#DancerDose – Frederick Hawkins
November 25th, 2019 by Elizabeth Radabaugh
Known for his investment into the arts and widespread academic knowledge, Frederick Hawkins was a male pioneer for modern dance. His intense training and dedicated desire to the world of dance led him to become well-known in the industry while also leaving behind a legacy for other male dancers to follow in his footsteps.
A Harvard Scholar
Born on April 23rd 1909 in Trinidad Colorado, Hawkins first love came in the form of curiosity and thirst for knowledge. As a child and teenager, Hawkins was extremely dedicated to his education and wished to make the most out of his youth by becoming aware of any and every topic that could be taught at school. His desire to constantly learn led him to eventually begin studying at one of the country’s most prestigious universities, Harvard. It was during this time that Hawkins was first exposed to the art of dance. Despite studying the ins and outs of history, mathematics, and English, Hawkins became enamored by the world of arts he had not previously been made aware of. After watching a performance by Harald Kreutzberg, a German modern dancer, Hawkins decided to change paths and begin training to become a professional dancer.
From Student To Pro
Throughout the rest of his time at university, Hawkins worked on his own to perfect the craft of dance and began studying up on modern techniques in an attempt to make a name for himself. Following his graduation from Harvard, Hawkins began working alongside the man who inspired his drive to dance. Training with Kreutzberg for two months in Austria allowed Hawkins to gain a different perspective into the professional nature of the world of dance. During this time, Hawkins became even more inspired and determined to make a seamless transition from a passion of education to a passion of art. Hawkins continued his dance studies by moving to New York to become a student at the George Balanchine at Lincoln Kirstein School of American Ballet. After only a year of studying with the group, Hawkins was brought on as a dancer for the company. With more practice, training, and performance on his professional resume, Hawkins decided to explore a new endeavor within the art and began choreographing his own routines. After only a year at the School of American Ballet, Hawkins premiered his own choreography for the Ballet Caravan entitled Show Piece. Shortly after, he joined the company and began performing alongside even more professionals in the field as his name and talents were spread throughout the dance community.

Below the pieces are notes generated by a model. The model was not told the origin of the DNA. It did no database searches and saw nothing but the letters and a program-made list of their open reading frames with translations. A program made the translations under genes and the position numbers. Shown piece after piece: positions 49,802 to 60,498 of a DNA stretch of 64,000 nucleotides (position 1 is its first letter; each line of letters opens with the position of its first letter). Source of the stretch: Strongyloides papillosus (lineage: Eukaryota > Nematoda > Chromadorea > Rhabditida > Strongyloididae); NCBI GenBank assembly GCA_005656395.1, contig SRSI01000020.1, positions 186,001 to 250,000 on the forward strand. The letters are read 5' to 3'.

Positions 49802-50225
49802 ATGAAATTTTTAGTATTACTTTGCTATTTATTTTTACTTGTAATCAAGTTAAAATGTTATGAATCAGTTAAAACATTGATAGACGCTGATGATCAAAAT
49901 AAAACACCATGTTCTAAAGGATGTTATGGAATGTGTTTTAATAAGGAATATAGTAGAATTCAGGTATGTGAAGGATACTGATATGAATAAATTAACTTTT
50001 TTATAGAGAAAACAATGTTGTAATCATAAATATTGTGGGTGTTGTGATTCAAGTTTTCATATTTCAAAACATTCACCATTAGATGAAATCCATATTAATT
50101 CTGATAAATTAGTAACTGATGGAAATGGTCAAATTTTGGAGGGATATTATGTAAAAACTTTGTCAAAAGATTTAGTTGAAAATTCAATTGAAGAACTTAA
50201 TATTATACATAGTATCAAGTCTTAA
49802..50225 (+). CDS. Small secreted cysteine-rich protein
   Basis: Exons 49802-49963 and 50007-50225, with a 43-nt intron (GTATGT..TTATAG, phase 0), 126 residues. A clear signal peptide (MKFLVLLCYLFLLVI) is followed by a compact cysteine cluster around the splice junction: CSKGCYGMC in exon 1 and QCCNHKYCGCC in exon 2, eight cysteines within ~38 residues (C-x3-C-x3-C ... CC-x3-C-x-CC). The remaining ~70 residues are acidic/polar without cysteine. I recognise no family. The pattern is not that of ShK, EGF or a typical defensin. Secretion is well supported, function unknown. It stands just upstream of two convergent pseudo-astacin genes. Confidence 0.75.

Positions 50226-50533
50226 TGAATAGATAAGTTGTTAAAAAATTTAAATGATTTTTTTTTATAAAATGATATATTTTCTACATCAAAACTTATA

His Own Company
In 1938 after having performed as a guest artist with Martha Graham’s company, Hawkins jumped into the world of modern dance and became the first male to join the company full time. During their collaboration, the duo created critically acclaimed works like El Penitente, Appalachian Spring, and Night Journey. Along with this, Hawkins reverted back to his educational ways as he began handling the business side of the company along with being a featured dancer and choreographer. After over 10 years with the group, Hawkins branched out to create his own group to encourage and inspire males in a business professional setting to break boundaries and learn all there is to know about the artistry behind dance. Many of the works presented in Erick Hawkins Dance Company were inspired by folklore, Eastern philosophies, and Buddhism. His deeply rooted messages paid homage to all that he learned while in school while also combining both of his passions to create something unique and special for all audiences. His works were deeply appreciated by critics and his introspective work led him to create the Normative Theory of Movement which expressed that dance was a way for the body movement to become a free, simple, and natural force to exude emotions and spark conversations.
Hawkins went on to receive the National Medal of Arts in October of 1994 prior to his passing later that year. His influence on the dance community has been monumental and has encouraged other young males and artists alike to continue to grow and learn as much as possible so performance is never dull or boring.
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Casey Eggers is a writer for StarQuest. She loves coffee, music, and running long distance.